Politics and Government
- Jay Paterno announces plans to run for lieutenant governor
- Rep. Sam Smith announces retirement
- Corbett remains weak among Pa. GOP; Gov. hopefuls finances due
- Topper wins 78th District House seat
- PSU Coach Franklin to be Rep. Thompson's SOTU guest
- President Obama to visit western Pa. Wednesday
- State judge strikes down Pennsylvania voter ID law
- Corbett ending bid to privatize Pa. Lottery
- Pa. House advances child-abuse reforms
- Recount allowed in Port Matilda mayor's race
- Still no mayor named in Centre Co. town
- Corbett signs $2.3B Pa. transportation bill
- State panel OKs tougher Pa. graduation standards
- Pa. gay marriage lawsuit could get trial date
- Pa. House poised to send highways bill to Corbett
- Second person to challenge Shuster in 9th District Race
- Obama: 'We fumbled the rollout' of health care plan
- State College mayor re-elected
- One vote can make a difference in local elections
- Congress sends gov't funding, debt bill to Obama
- Corbett: No more to say about gay marriage remark
- Monday marks deadline for voter registration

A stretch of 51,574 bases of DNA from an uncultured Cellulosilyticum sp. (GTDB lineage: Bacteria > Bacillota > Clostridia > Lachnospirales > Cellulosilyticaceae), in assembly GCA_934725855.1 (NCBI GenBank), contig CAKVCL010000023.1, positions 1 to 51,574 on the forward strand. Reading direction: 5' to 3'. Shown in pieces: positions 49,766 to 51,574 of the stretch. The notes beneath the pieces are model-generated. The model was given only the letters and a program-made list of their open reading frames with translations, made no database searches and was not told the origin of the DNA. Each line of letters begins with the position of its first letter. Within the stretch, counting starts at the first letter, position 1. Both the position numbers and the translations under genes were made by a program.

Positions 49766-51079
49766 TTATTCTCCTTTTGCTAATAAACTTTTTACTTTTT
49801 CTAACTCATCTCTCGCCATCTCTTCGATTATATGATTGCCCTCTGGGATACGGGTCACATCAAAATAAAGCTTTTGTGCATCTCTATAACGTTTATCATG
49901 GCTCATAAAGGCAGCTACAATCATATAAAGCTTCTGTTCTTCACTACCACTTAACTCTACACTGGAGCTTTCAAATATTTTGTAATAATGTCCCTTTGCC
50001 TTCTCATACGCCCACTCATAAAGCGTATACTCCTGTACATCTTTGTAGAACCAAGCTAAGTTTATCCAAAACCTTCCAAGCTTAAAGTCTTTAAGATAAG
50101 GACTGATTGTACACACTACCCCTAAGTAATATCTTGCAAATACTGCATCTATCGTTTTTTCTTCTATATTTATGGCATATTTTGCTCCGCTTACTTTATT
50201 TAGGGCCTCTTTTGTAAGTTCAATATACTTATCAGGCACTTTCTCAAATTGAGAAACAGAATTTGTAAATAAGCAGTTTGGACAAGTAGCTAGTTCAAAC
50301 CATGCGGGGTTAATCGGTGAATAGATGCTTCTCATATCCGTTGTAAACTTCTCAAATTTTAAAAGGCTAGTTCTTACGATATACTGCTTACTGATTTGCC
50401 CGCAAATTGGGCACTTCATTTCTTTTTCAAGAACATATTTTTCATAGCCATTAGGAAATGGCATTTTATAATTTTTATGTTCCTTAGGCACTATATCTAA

- Pa. senators vote to lift CHIP's 6-month wait
- Pa. Treasurer Rob McCord running for governor
- Pastor says he was fired for same-sex wedding in Centre Co.
- Pa. lawmakers return to Capitol for fall session
- Corbett, US to start meeting on Pa. Medicaid plan
- Pa. attorneys: Gay couples, like kids, can't marry
- Former Johnstown congressman eyeing political comeback
State judge strikes down Pennsylvania voter ID law
Updated: Friday, January 17 2014, 12:30 PM EST
By: WJAC Web Staff and The Associated Press
HARRISBURG -- A state judge has struck down the law requiring Pennsylvania’s voters to show photo identification at the polls.
Commonwealth Court Judge Bernard McGinley said the mandatory photo requirement, the centerpiece of Pennsylvania’s embattled 2012 voter identification law, places an unreasonable burden on the fundamental right to vote.
The decision paves the way for an expected appeal to the Pennsylvania Supreme Court. Republicans approved the law over the protests of Democrats in the General Assembly.
During a 12-day trial last summer, plaintiffs said hundreds of thousands of voters lacked acceptable IDs and the inconvenience of getting a photo ID might discourage some from voting. State officials insisted there were ample opportunities for voters to get valid ID if they did not have one.
The court has barred enforcement of law since the 2012 general election. However, voters were asked, but not required, to show identification for voting in the most recent general and primary elections.